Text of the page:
Cleaning Sport Anchors

A quick, safe way to clean bolted anchors

Illustration by Chris Philpot

One of the best parts about sport climbing is its utter simplicity: Clip some bolts as you climb, and—well, that’s pretty much it. The most complicated part is cleaning the anchors; in other words, threading your rope through the rings or chains at the top so you can lower down, grab your draws, and not leave any gear behind. This procedure is potentially dangerous because you may have to untie from your harness and retie after threading—and mistakes happen. We learned the following technique from Rick Vance, technical information manager at Petzl, and we like it because it’s simple, clean, quick, and your partner never takes you off belay. You'll need two quickdraws and one extra locking carabiner.

When you get to the top, clip one quickdraw to each bolt or ring/chain, with the bottom biner gates facing in opposite directions. Clip your rope into the right-hand draw, and clip the left draw directly into your belay loop. (You may have to pull up on one of the draws to get your body close enough to the anchors.) Slowly sit back in your harness; the left draw should support all of your weight. Find a comfortable position to work on the anchor. (Fig. 1)

Have your partner keep you on belay throughout the process. Ask for some slack and pull a long bight of the rope that runs between your tie-in knot and the right-hand quickdraw, keeping the rope clipped through that draw. Tie an overhand or figure eight on the bight, and clip that knot back to your belay loop with a locking biner. (Fig. 2) Ask your belayer to take in any slack, but not so much that it pulls you up into the anchor. Now, as long as your belayer keeps you on, the knot clipped to your belay loop acts as a backup to the draw you’re clipped directly into.

Untie your tie-in knot (usually the figure eight follow-through) completely. Thread the end of the rope through the bottom of both chains or rings (the specifics will depend on each anchor’s setup and wear), then retie your figure eight follow-through on the tie-in points on your harness. Double check that the rope runs smoothly through both pieces of the anchor and that your knot is tied correctly and dressed properly. (Fig. 3)

Unclip the locking biner from your belay loop and untie the knot it was clipped to. Recheck that the rope is running through both pieces of the anchor and that your tie-in knot is correct and dressed. Have your belayer take in slack until you can pull up toward the anchor and test the system by weighting the rope without unclipping from the draw.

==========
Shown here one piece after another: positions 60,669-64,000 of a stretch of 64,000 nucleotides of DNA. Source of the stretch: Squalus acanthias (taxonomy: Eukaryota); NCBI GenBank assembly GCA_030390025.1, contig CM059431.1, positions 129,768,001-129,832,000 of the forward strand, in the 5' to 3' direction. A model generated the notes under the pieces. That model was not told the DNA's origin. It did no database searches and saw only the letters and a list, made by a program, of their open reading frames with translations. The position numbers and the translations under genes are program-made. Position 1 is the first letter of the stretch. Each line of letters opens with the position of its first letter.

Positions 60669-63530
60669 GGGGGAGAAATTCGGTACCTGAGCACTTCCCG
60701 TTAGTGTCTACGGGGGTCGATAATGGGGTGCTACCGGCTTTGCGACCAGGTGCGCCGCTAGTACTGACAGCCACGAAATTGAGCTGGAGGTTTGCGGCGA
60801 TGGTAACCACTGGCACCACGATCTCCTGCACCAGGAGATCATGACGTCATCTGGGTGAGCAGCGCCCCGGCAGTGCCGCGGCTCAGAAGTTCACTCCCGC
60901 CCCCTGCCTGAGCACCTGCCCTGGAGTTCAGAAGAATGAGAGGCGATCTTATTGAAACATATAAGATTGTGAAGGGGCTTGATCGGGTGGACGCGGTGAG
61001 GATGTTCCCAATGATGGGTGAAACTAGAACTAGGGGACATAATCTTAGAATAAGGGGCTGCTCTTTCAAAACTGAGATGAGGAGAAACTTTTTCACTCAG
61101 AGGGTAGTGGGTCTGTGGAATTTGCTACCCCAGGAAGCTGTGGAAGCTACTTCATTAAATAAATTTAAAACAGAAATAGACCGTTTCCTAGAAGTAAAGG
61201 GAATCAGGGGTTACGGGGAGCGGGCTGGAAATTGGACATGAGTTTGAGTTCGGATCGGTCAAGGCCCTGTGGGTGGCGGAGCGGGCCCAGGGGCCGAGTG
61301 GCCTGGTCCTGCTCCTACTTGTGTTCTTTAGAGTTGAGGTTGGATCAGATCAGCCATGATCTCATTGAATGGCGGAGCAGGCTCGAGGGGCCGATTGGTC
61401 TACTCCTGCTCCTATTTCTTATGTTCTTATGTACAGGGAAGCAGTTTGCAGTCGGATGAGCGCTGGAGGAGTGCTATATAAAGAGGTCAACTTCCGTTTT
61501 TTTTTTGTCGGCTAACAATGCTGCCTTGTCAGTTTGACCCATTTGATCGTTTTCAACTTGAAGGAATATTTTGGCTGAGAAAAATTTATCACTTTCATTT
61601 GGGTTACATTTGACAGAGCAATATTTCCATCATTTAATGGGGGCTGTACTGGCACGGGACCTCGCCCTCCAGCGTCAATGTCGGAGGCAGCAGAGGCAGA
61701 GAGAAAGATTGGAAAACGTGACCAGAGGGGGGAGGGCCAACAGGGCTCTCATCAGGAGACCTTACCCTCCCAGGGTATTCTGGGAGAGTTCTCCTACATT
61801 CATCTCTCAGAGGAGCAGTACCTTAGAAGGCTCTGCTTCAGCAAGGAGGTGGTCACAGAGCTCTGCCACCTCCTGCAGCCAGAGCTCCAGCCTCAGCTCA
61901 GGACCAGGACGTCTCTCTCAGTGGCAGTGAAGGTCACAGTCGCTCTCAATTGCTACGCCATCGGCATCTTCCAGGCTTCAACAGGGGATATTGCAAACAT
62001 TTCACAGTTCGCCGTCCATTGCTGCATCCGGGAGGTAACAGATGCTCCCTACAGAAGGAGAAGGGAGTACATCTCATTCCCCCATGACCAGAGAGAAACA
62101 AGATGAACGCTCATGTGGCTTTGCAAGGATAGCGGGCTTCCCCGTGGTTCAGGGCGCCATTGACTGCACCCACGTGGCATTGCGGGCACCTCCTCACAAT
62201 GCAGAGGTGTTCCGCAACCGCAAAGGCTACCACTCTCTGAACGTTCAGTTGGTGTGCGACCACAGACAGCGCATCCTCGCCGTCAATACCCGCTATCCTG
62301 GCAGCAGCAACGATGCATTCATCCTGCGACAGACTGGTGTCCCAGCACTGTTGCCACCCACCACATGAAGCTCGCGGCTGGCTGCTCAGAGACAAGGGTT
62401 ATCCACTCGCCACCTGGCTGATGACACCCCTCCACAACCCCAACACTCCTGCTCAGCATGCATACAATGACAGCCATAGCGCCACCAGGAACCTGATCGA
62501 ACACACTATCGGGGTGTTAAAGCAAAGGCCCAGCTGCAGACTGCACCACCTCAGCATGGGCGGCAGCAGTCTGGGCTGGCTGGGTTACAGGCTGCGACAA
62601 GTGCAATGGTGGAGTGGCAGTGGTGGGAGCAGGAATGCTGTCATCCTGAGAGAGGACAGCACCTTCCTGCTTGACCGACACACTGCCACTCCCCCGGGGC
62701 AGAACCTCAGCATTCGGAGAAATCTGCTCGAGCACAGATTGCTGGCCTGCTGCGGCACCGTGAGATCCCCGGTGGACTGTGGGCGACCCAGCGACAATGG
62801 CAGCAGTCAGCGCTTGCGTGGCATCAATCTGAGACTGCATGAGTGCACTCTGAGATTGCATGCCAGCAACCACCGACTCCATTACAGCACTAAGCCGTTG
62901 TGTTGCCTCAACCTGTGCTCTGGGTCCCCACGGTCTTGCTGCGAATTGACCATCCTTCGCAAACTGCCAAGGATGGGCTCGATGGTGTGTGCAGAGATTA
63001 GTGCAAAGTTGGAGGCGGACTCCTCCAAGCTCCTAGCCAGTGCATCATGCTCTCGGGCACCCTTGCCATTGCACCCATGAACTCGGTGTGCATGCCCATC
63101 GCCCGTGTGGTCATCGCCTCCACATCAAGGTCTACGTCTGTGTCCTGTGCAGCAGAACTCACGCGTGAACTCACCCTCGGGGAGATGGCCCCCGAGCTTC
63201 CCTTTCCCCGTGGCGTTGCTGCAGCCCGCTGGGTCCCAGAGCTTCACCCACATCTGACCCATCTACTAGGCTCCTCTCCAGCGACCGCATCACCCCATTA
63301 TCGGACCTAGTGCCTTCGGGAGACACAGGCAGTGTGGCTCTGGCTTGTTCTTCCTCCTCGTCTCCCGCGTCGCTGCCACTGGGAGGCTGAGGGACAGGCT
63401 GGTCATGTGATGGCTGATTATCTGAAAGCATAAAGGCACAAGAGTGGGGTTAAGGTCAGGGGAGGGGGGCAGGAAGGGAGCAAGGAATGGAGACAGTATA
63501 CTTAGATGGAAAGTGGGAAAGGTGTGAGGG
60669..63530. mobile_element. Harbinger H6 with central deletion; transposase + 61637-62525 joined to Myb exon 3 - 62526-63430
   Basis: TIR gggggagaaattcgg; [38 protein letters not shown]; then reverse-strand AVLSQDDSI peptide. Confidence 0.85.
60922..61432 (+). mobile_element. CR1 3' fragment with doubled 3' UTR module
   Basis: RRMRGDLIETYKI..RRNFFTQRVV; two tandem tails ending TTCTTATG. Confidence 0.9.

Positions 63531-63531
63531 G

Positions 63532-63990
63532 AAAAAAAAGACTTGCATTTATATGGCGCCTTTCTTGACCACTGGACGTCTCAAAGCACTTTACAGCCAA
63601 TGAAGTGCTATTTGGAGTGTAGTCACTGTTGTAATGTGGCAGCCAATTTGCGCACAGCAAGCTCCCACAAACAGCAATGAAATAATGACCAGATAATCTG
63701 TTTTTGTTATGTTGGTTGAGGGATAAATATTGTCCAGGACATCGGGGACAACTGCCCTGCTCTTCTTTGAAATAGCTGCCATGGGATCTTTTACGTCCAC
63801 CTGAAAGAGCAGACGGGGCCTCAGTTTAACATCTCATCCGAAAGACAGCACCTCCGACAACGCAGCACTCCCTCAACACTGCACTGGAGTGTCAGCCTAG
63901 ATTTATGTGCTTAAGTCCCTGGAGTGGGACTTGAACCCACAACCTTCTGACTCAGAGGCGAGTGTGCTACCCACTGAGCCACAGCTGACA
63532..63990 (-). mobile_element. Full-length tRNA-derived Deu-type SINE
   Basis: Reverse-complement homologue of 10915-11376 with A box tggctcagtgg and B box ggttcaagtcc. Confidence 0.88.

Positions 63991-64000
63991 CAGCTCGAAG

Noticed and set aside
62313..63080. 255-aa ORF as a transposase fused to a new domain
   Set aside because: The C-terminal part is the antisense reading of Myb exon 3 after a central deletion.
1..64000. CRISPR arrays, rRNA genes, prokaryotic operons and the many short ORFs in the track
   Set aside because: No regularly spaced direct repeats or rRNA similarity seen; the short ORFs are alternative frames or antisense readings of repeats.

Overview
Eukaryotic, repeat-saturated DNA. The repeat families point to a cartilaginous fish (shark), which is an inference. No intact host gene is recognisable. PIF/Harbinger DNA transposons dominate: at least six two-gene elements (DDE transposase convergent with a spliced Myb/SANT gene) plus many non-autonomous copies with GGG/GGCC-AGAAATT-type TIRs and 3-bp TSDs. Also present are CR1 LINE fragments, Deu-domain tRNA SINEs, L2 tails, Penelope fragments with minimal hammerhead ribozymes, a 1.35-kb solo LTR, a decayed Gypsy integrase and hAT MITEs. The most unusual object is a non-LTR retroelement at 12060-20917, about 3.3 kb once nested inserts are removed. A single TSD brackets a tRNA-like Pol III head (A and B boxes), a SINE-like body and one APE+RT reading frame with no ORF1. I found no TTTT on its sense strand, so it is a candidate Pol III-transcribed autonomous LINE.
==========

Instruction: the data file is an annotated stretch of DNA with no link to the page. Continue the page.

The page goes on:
Once you’re 100 percent sure that you’re good to go, remind your belayer again to “take,” remove both draws, and clip them to your harness. Because you’re fully weighting the rope, the draws should be easy to unclip. Now you’re ready to be lowered and get your gear!

Note: Lowering off the anchors is a common practice, but keep in mind that the friction from dirty ropes wears anchors very quickly, especially in high-traffic areas. Always check the anchors for excess wear before you lower off, and consider rappelling instead of lowering to preserve the anchors and your rope.



Comments

Does anyone have a link to a good description/instructional for how to rappel off of a route? If it's apparently the best option and way to do things.

Brightonk - 03/31/2014 9:46:33

What is the gain from your having your partner never taking you off belay? Why not just clip both quickdraws to your belay loop, so you're self-secured while cleaning the anchor?

Thomas - 12/10/2013 8:08:31

Some real quality constructive criticism here.. What an astute observation of others "noob" tendencies. If you're all this way on the rock, I'm surprised and suggest un-wadding your.. harness. That said, yeah, always rappel. It's a trick you have to learn, mainly, because if enough people top off of the bolts, for long enough, that's another death. Climbing is an amazing sport for a vast amount of reasons BUT, one of the most relevant and understood reasons is, safety. I have a lot of friends that are athletes and I, climbing massive rock faces and throwing myself at a seemingly life-risking path, have sustained a small fraction of the number of injuries as they have. So if you see someone lowering off the bolts, don't be an ass about telling them, but always, always, tell them why they shouldn't lower in that manner, and how to rap down. I've lost count of the number of ATC's I've given to climbers I saw bolt lowering. No one resents a lesson that saves a life so if you know it, teach it, and if you don't, learn it.